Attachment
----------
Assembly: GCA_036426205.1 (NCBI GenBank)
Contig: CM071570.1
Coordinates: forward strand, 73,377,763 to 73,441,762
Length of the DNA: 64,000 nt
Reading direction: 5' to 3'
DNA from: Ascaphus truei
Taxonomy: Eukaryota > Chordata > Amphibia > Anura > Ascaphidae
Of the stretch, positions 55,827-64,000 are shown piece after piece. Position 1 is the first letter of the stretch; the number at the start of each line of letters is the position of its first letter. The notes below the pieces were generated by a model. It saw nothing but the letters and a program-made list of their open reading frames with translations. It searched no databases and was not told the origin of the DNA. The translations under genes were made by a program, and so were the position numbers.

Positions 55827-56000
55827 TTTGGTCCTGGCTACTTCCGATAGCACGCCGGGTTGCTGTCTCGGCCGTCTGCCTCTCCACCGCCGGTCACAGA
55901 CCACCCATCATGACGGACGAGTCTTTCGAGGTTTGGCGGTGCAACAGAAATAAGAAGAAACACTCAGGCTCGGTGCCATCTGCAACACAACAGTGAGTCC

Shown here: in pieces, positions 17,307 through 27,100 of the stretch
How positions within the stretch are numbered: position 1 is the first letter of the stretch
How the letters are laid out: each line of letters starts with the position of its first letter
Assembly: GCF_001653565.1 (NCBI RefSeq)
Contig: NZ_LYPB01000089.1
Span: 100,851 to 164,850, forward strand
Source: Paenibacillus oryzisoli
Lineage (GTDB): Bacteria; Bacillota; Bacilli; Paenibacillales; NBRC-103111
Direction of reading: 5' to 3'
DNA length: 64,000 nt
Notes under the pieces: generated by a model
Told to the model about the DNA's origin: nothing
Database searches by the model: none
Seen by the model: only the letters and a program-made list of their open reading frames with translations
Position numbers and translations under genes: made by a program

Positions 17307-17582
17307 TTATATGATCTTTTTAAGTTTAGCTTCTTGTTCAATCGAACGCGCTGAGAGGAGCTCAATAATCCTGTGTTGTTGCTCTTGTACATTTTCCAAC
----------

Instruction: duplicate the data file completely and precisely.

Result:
Assembly: GCA_036426205.1 (NCBI GenBank)
Contig: CM071570.1
Coordinates: forward strand, 73,377,763 to 73,441,762
Length of the DNA: 64,000 nt
Reading direction: 5' to 3'
DNA from: Ascaphus truei
Taxonomy: Eukaryota > Chordata > Amphibia > Anura > Ascaphidae
Of the stretch, positions 55,827-64,000 are shown piece after piece. Position 1 is the first letter of the stretch; the number at the start of each line of letters is the position of its first letter. The notes below the pieces were generated by a model. It saw nothing but the letters and a program-made list of their open reading frames with translations. It searched no databases and was not told the origin of the DNA. The translations under genes were made by a program, and so were the position numbers.

Positions 55827-56000
55827 TTTGGTCCTGGCTACTTCCGATAGCACGCCGGGTTGCTGTCTCGGCCGTCTGCCTCTCCACCGCCGGTCACAGA
55901 CCACCCATCATGACGGACGAGTCTTTCGAGGTTTGGCGGTGCAACAGAAATAAGAAGAAACACTCAGGCTCGGTGCCATCTGCAACACAACAGTGAGTCC

Shown here: in pieces, positions 17,307 through 27,100 of the stretch
How positions within the stretch are numbered: position 1 is the first letter of the stretch
How the letters are laid out: each line of letters starts with the position of its first letter
Assembly: GCF_001653565.1 (NCBI RefSeq)
Contig: NZ_LYPB01000089.1
Span: 100,851 to 164,850, forward strand
Source: Paenibacillus oryzisoli
Lineage (GTDB): Bacteria; Bacillota; Bacilli; Paenibacillales; NBRC-103111
Direction of reading: 5' to 3'
DNA length: 64,000 nt
Notes under the pieces: generated by a model
Told to the model about the DNA's origin: nothing
Database searches by the model: none
Seen by the model: only the letters and a program-made list of their open reading frames with translations
Position numbers and translations under genes: made by a program

Positions 17307-17582
17307 TTATATGATCTTTTTAAGTTTAGCTTCTTGTTCAATCGAACGCGCTGAGAGGAGCTCAATAATCCTGTGTTGTTGCTCTTGTACATTTTCCAAC